I really believe in the transformative, emotional space that movie theaters give us. We can go there with a group of friends or the family. We can go there alone and sit in the dark being dragged in film without disturbance from others or we can bring a lot of people together and have a public talk about the movie after the screening.
Especially the documentary genre has a big transformative power in a larger public room because it is working more directly with our collective consciousness.
Both documentaries and fiction films can have a healing power on each one of us. The modern streaming services give us the opportunity to explore more personal and relational topics with our family, friends and/or partners at home. By watching shorter and longer films and series in our own living room we can easily share the stories we just love with our loved ones. Personal, individual changes are very often connected with our closest relationships. Because they have a big impact on us. Therefore I think positive changes in the society are often connected to our personal transformations through our families and friends.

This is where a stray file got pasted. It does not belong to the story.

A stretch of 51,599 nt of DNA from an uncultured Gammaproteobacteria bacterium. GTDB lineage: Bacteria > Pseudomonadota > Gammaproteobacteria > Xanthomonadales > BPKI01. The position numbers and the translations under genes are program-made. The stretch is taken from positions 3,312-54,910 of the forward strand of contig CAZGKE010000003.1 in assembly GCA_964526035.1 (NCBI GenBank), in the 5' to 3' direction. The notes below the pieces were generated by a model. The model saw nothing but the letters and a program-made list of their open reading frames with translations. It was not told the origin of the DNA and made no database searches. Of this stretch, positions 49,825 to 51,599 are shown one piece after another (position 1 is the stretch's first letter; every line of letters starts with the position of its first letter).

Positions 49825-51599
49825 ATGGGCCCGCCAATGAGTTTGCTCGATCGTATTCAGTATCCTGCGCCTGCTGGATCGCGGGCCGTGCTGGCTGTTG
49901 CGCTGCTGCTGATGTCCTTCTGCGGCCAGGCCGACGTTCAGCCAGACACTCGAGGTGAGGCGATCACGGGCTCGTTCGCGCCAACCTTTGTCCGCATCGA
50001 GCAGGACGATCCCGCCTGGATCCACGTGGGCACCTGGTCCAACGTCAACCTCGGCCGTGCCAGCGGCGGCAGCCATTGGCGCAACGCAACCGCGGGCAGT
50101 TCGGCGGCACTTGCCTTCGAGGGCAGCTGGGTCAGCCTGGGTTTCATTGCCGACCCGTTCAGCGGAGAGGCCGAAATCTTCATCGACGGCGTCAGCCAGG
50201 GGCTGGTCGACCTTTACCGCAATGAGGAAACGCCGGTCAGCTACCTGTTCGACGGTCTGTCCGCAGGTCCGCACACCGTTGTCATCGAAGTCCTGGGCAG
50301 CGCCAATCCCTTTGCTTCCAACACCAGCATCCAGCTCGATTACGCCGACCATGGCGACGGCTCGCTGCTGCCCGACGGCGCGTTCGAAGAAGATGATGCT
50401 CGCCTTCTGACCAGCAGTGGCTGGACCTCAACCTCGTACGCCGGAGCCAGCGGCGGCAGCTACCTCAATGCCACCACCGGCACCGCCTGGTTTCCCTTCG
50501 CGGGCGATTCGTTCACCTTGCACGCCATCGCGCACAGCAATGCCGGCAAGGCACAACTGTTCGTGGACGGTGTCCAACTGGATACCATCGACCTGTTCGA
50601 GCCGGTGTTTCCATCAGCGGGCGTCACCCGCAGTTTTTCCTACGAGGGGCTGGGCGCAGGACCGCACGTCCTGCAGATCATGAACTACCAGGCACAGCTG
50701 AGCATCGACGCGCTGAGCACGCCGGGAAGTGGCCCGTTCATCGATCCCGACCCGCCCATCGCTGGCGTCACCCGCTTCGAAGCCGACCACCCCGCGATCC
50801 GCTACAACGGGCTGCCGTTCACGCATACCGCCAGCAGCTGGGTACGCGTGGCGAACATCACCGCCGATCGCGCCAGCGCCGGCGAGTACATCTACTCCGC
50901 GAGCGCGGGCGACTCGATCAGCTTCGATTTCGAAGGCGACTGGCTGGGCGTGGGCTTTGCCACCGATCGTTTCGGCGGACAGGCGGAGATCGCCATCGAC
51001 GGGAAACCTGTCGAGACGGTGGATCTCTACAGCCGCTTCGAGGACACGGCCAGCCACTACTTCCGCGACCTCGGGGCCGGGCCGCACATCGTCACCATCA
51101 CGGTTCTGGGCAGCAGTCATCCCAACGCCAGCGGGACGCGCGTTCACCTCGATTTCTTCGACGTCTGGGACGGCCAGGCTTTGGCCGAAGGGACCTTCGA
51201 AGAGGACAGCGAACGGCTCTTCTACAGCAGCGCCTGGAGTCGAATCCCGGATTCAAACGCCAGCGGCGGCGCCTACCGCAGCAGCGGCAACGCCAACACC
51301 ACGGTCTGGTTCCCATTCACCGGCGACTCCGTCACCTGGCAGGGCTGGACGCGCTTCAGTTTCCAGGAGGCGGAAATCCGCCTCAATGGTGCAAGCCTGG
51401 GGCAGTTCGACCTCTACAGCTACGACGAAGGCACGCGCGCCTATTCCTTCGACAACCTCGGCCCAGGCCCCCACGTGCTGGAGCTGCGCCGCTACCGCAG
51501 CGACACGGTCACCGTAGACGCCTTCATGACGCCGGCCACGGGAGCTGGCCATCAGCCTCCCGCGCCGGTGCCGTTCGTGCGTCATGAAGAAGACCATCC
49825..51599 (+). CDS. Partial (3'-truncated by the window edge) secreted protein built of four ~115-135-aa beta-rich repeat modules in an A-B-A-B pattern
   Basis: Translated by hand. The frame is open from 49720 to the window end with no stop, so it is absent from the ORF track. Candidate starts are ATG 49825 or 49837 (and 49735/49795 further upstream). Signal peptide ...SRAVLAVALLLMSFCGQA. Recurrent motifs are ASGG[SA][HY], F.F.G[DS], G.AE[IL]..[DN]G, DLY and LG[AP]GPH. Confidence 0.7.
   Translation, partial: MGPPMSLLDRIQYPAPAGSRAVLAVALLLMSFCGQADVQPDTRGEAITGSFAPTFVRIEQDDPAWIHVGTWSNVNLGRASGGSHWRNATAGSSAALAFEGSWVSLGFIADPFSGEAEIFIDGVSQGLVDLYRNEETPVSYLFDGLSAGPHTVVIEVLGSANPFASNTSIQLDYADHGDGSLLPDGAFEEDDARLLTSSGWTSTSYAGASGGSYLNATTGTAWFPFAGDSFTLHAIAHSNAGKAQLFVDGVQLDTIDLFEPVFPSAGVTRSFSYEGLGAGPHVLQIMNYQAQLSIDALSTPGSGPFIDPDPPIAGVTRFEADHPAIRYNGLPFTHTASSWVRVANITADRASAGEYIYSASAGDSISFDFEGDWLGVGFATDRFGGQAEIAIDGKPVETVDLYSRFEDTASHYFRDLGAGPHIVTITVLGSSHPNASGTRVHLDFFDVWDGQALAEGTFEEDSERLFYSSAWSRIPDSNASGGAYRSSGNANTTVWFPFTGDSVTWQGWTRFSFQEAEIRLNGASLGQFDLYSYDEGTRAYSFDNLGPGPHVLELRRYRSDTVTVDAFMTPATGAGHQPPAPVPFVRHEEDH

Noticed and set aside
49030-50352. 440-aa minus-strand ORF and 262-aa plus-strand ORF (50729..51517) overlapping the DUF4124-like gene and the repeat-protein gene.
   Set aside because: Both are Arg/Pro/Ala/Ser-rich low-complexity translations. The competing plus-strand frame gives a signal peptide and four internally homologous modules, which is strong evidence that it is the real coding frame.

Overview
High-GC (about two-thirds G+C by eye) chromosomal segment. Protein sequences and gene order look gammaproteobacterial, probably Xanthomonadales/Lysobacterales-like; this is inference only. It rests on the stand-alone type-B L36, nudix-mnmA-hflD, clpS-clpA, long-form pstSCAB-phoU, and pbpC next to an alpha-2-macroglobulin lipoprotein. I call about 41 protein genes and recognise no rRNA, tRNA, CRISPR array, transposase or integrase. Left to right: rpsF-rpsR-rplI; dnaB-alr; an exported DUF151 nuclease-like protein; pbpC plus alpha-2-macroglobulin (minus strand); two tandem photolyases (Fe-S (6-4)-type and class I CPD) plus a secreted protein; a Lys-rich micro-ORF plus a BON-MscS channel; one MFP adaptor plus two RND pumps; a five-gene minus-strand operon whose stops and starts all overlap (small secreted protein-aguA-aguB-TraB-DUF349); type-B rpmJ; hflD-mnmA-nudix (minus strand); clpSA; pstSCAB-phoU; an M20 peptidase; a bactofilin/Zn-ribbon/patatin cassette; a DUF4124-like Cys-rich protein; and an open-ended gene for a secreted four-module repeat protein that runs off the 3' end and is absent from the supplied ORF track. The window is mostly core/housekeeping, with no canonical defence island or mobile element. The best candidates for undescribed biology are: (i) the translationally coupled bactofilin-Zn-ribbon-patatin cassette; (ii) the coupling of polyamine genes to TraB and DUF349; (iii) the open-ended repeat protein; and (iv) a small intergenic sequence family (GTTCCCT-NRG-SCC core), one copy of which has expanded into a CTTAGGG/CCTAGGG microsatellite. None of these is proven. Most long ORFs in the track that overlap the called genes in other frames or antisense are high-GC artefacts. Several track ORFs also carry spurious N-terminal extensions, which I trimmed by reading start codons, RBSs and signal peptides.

-What would you like to change in the world?
I think that the world, the nature and human beings are constantly changing. Often painful lifeevents are necessary to activate these transformations processes, both in each of us and in the different collective systems. Sometimes through close relationships, sometimes by meeting a new person in a new universe, bigger positive changes can happen within an individual.
My belief is that individual personal changes can bring in changes in larger collective systems; such as in the field of mental health, the film industry or education systems.
For me making movies forces me to be more conscious about all the beautiful changes happening in ourself and around us; in others and in society.